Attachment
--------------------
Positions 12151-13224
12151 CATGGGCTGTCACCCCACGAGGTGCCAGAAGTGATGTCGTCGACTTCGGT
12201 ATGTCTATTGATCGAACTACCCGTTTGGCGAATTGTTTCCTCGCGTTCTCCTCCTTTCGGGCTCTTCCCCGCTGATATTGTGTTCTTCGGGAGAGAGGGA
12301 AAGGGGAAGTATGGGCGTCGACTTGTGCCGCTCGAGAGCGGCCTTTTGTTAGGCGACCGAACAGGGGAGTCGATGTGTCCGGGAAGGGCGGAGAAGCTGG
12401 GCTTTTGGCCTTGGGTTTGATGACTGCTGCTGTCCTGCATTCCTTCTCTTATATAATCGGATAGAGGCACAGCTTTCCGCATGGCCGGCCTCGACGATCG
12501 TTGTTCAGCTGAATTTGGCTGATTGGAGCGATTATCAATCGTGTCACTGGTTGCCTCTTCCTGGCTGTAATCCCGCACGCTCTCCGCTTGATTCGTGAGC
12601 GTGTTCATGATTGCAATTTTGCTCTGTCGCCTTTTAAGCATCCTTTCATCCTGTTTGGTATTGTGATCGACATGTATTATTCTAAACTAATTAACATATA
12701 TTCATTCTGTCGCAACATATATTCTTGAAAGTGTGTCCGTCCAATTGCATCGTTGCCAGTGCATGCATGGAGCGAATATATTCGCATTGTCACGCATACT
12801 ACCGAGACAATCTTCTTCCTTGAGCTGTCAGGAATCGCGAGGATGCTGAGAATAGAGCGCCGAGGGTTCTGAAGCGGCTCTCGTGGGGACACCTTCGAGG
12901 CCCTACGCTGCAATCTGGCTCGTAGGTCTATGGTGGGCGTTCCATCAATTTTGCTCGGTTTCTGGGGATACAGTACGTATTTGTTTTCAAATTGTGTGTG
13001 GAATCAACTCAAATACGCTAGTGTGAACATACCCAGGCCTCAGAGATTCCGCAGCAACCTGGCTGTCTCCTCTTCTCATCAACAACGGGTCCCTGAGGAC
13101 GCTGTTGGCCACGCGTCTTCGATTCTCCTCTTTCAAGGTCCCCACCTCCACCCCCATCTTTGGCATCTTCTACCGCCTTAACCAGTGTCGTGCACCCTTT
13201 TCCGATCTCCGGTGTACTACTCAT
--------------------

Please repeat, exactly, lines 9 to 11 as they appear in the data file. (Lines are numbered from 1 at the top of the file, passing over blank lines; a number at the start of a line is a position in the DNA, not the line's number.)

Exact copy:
12801 ACCGAGACAATCTTCTTCCTTGAGCTGTCAGGAATCGCGAGGATGCTGAGAATAGAGCGCCGAGGGTTCTGAAGCGGCTCTCGTGGGGACACCTTCGAGG
12901 CCCTACGCTGCAATCTGGCTCGTAGGTCTATGGTGGGCGTTCCATCAATTTTGCTCGGTTTCTGGGGATACAGTACGTATTTGTTTTCAAATTGTGTGTG
13001 GAATCAACTCAAATACGCTAGTGTGAACATACCCAGGCCTCAGAGATTCCGCAGCAACCTGGCTGTCTCCTCTTCTCATCAACAACGGGTCCCTGAGGAC